November 7, 2018
Most people who hear the word "Bula" associate it with its motherland, Fiji.
In Fiji, Bula means a multitude of things, from its main greeting signifying “hello”, akin to the Hawaiian term “Aloha”, to wishing someone good life and health, to being used in the word for hospital, being part of the Biblical term for “Messiah”, and being used as a marketing slogan to promote tourism.
For this reason, it came as a surprise, and reportedly offended many Fijians to learn that Florida businessman Ross Kashtan opened a chain of “Bula Nation” bars and cafes in Florida called "Bula on the Beach", "Bula Café", and "Bula Coco Beach". Kashtan has also registered a trademark of the famous Fijian national greeting.
Bula Nation has become popular for its laid back beach-bar vibe and island-styled drinks, including the kava, a traditional drink in Fiji and across most Southern Pacific islands.
Kashtan’s trademark and “Bula” bars and cafes have been criticized as being culturally insensitive and appropriating Fijian culture for purely commercial purposes.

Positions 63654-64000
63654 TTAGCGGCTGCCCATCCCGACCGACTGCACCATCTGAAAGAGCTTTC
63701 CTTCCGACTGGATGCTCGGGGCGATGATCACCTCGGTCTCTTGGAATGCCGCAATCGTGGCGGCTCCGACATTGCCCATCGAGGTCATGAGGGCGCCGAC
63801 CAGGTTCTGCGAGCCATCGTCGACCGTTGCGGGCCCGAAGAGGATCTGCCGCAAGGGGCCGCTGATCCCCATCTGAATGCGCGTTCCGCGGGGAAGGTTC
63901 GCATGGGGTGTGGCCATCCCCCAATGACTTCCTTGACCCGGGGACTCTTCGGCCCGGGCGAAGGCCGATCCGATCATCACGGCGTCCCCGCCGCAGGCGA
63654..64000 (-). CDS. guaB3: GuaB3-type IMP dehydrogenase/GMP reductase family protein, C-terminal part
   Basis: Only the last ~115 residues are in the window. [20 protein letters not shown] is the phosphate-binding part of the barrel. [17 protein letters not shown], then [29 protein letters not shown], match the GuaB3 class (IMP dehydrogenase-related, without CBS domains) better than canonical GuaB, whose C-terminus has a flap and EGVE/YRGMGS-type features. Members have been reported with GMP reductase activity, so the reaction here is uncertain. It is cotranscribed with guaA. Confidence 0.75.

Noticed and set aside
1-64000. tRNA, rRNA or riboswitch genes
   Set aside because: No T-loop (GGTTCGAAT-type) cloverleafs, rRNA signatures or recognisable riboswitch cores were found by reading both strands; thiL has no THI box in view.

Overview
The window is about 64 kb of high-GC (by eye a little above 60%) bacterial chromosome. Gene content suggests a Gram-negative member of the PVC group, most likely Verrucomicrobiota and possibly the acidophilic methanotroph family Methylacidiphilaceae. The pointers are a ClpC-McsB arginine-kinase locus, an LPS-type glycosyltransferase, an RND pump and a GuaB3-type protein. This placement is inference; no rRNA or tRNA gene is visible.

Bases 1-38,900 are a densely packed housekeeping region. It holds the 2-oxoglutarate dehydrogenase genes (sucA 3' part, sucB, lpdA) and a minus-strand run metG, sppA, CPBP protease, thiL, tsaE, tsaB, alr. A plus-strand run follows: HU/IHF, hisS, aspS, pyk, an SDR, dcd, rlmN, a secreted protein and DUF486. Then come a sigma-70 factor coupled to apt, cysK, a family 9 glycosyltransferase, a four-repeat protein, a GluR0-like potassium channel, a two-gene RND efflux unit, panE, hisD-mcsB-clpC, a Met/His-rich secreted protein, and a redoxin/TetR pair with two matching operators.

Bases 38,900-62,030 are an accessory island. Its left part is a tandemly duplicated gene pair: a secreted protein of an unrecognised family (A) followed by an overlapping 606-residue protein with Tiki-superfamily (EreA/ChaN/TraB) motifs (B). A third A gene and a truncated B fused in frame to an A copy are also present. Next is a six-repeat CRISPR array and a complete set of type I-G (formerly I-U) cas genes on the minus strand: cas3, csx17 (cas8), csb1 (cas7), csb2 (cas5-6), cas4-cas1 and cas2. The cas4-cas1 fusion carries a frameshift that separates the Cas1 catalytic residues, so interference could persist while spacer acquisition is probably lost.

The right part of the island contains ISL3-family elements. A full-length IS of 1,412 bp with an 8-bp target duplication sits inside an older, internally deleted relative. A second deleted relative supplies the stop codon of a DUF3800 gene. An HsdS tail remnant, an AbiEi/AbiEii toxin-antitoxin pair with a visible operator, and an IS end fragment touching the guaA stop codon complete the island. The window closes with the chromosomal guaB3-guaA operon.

Fiji’s Attorney-General Aiyaz Sayed-Khaiyum told Radio New Zealand, “we would never give permission for anyone - particularly someone outside of Fiji looking to profit - to effectively claim ownership of 'bula', a word so deeply-rooted in our national identity that it has become synonymous with Fiji…. The idea that a single person could control the use of a word so dear to the hearts of Fijians is offensive, it is tone-deaf, and it is wrong”.
For many Fijians, the outrage reportedly stems from a feeling of lack of respect and acknowledgement of their country by “culture vultures”. In a similar recent case, a restaurant chain in Illinois received backlash from Hawaiians after trademarking the traditional greeting “aloha”.
Fijian academic Tarisi Vunidilo at Hawaii University told the BBC, “speaking from an indigenous persons' point of view, before we take something, we would always ask beforehand…. They should have at least made an effort to contact someone in Fiji, but they didn't.”
Fiji’s fight to reclaim Bula is just beginning. The Fijian government is reportedly prepared to fight this trademark with every power international law affords. Fiji plans to contest the trademark with the US Patent and Trademark Office and to raise the matter with the World Intellectual Property Organization.
Supporters of the Bula-backlash aim to shine light on the importance of developing guidelines to question and monitor business people who want to trademark words, music, or designs that are not their own.
Author: Samanthea Samuels